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on 5 July 2006
I first read Will Randall's work a few years ago when I was introduced to Soloman Time, which was a truly tremendous read. So I have been hugely looking forward to his third book and the talent is still definitely there.

In a similar fashion Will somehow haphazardly finds himself having his usual hair raising adventures travelling through Africa and before he knows it finds himself in the tiny town of Kasane, Botswana. He settles into life within this town easily and quickly, and this can basically be due to the many wonderful characters that welcome him and provide him with friendship and familiarity. There are so many unique and wonderful characters within this book and Randall's skill in describing his life with them is ultimately what makes this book such a magnificent read. And although Randall is now probably in some other area off the beaten track (hopefully preparing his next book???) I'm almost certain that life continues as always in Kasane; Elizabeth will be patiently teaching Standard One, Mma Mokwena will still be sternly continuing her school inspections, and who knows maybe Bothle is snoozing under a tree as I write this.......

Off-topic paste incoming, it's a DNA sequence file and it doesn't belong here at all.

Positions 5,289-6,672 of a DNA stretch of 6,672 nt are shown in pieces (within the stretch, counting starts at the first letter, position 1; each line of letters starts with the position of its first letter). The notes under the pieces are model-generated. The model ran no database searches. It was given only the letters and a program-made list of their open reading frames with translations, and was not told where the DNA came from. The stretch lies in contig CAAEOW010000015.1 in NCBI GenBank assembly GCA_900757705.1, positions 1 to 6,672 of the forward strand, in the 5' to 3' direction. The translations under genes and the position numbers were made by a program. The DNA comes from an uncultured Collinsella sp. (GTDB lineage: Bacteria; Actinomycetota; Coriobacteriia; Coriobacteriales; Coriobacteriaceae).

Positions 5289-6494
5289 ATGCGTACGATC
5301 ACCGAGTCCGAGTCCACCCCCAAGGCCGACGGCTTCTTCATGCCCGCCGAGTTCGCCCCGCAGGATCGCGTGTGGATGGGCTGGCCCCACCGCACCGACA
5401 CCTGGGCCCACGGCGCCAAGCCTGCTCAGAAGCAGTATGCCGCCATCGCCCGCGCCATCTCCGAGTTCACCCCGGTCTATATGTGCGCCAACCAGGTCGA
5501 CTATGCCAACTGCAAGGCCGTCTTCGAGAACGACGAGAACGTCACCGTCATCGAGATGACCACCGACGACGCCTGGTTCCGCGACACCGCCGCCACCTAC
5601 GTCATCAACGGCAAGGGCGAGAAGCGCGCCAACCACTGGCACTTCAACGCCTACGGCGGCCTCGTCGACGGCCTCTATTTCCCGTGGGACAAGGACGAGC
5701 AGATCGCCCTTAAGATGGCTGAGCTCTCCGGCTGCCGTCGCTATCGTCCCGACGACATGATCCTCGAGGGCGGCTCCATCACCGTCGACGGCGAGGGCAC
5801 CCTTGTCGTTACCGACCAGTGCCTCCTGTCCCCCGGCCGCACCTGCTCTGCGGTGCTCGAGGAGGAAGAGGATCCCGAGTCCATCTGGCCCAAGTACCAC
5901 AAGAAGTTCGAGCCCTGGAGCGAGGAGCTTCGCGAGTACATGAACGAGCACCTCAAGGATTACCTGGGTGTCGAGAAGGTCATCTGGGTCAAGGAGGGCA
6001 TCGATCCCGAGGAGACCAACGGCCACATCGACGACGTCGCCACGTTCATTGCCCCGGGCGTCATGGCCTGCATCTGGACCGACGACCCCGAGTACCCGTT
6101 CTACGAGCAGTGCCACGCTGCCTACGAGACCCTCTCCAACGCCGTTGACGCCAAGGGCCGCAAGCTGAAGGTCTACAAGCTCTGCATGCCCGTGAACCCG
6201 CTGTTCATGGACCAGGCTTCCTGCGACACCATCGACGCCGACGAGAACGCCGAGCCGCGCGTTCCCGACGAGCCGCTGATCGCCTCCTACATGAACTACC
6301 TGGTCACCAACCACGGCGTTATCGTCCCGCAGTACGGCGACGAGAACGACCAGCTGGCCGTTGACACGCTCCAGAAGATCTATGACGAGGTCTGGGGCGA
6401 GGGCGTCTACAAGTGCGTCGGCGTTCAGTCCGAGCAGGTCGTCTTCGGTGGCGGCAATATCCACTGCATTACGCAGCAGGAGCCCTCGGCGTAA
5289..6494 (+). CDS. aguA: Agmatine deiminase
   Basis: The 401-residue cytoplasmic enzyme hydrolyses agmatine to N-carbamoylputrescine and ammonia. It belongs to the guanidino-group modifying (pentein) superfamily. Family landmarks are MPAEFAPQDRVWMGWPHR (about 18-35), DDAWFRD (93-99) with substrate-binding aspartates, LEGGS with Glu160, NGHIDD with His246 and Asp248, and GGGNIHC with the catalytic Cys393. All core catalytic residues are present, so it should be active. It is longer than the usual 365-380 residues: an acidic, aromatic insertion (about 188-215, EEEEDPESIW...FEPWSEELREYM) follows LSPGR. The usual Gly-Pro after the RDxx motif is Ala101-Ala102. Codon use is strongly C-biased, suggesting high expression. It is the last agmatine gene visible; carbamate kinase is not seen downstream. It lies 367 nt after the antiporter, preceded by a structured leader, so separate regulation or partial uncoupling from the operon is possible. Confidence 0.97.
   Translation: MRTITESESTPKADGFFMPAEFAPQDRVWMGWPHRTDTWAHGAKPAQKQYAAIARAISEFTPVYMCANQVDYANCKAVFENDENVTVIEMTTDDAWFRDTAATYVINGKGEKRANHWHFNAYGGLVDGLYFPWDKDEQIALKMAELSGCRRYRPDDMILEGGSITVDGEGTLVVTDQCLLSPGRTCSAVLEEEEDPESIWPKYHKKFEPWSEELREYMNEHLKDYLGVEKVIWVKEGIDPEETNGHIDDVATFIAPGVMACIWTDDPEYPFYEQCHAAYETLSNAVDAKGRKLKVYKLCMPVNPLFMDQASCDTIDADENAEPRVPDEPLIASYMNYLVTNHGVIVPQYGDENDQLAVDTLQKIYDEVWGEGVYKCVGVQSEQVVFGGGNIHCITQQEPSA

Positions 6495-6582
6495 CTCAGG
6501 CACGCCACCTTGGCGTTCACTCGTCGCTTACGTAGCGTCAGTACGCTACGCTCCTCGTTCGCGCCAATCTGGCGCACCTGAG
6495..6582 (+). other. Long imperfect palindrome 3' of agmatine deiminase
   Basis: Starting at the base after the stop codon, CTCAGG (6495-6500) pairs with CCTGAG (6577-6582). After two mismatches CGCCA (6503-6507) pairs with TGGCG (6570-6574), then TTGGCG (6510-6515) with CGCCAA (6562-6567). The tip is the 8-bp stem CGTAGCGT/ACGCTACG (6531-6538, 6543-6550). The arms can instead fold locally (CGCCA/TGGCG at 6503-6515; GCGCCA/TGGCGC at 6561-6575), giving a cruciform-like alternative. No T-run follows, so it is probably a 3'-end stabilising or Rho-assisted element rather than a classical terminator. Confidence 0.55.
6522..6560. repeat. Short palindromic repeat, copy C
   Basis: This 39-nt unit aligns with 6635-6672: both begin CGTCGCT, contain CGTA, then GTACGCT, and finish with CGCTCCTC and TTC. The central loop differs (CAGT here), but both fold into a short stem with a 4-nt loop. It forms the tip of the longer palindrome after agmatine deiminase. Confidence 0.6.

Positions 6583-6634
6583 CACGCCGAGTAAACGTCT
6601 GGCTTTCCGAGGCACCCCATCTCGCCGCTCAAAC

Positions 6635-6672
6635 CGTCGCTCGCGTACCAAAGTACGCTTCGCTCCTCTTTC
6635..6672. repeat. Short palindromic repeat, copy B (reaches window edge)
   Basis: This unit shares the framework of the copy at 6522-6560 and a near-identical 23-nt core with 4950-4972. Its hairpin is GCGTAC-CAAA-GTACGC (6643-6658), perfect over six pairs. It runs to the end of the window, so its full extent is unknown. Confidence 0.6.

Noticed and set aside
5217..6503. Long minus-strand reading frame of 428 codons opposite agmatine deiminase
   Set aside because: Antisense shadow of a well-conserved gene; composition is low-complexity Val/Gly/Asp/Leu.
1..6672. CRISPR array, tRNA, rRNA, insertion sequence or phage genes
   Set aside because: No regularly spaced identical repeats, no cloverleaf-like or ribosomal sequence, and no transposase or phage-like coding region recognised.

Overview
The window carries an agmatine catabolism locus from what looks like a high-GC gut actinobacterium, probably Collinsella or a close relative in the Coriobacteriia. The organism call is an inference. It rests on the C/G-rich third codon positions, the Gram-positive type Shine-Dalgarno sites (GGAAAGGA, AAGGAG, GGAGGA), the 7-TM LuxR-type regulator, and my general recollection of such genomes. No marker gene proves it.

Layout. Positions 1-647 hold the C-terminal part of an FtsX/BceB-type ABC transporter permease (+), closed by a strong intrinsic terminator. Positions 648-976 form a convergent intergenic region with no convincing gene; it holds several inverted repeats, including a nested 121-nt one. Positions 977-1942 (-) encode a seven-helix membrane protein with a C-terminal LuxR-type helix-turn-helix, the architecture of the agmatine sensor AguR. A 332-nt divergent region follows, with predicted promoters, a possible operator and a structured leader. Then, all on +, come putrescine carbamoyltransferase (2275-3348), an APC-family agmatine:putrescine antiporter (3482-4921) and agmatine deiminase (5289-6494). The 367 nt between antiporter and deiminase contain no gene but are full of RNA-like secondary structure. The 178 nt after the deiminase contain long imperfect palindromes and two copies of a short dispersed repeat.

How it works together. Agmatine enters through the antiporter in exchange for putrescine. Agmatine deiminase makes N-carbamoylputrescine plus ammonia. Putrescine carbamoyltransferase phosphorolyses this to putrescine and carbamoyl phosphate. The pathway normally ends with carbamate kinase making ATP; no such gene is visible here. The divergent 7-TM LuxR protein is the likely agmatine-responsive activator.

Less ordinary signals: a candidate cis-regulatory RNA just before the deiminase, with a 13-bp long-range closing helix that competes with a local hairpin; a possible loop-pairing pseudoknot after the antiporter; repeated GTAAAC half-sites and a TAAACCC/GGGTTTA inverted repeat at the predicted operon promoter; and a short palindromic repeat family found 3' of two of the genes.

A great book by an exceptionally talented writer. When I read it I couldn't put it down but I also didn't want it to end. If anyone is reading this and thinking of buying this book, I cannot recommend it highly enough. Now if only Mr Mango would hurry up and write another.......
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on 24 November 2009
Being compared to Bill Bryson is rarely helpful for any writer as they then get compared directly to Bryson's particular writing style and brand of wit and never quite seem to measure up. In his own way, however, Will Randall is just as accomplished an author and 'Botswana Time' is a wonderfully uplifting book that deserves a wider readership.

Having been to Africa myself several times (though never to Botswana) I could really picture the landscapes described and relate to the natural warmth and optimism of people, especially the children. It must have been a heck of a wrench to eventually leave the school in Kasane where he taught.

Whilst in the book there is an undercurrent of living an idyllic life (teaching delightful kids desperate to learn, living in a remote house surrounded by African nature in all its double-edged magnificence), to his credit Will Randall does not flinch from the darker sides of life in Africa which he also came across in his time there, including the decimating effect of HIV that hits so many families and the appalling attitudes held by some (but by no means all) of the white ex-pats towards their African contemporaries. Well worth a read.